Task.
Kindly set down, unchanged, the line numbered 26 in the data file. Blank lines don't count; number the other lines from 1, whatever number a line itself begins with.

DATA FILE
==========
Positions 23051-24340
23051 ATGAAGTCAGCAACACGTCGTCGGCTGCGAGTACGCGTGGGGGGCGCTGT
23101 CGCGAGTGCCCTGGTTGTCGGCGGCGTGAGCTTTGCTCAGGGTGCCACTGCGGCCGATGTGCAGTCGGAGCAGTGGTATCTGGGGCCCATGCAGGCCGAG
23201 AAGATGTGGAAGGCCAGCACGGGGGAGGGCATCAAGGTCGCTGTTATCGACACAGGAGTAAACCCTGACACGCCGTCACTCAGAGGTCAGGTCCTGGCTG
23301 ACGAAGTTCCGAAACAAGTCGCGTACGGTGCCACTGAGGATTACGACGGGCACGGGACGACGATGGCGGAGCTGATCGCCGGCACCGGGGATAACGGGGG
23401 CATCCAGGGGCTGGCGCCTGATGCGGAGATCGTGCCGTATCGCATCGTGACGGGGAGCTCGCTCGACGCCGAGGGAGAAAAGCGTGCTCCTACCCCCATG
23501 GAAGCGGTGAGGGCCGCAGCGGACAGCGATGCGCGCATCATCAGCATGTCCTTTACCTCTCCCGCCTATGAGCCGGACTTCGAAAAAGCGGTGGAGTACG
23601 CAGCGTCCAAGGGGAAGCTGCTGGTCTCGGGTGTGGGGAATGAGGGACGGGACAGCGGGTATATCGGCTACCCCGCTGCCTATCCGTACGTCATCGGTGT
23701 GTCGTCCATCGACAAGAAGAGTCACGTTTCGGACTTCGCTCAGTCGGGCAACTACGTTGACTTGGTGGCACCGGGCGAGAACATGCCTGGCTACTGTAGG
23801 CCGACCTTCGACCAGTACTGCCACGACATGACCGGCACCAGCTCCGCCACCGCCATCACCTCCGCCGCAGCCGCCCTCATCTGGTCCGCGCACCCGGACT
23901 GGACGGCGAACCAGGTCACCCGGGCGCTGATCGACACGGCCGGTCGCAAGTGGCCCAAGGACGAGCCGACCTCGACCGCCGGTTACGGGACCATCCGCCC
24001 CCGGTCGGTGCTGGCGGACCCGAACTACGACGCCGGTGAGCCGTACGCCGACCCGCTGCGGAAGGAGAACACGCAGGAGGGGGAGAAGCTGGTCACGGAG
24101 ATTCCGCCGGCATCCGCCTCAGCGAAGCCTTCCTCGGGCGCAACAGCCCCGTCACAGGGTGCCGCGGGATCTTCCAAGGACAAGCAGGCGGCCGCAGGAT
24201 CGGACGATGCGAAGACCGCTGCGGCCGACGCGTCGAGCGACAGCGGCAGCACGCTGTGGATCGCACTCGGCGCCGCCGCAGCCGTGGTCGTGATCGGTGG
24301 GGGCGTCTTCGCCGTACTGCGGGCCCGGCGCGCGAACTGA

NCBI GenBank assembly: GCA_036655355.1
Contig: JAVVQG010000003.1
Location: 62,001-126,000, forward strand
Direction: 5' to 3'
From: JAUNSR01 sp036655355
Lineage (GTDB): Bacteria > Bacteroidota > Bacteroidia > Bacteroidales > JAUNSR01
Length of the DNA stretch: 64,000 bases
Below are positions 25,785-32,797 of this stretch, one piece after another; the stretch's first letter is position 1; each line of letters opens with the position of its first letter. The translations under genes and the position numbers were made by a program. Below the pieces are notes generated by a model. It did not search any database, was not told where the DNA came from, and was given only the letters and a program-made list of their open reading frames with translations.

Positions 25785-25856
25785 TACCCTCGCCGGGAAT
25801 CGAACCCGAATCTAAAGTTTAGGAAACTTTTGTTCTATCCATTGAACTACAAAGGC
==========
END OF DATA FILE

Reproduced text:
25801 CGAACCCGAATCTAAAGTTTAGGAAACTTTTGTTCTATCCATTGAACTACAAAGGC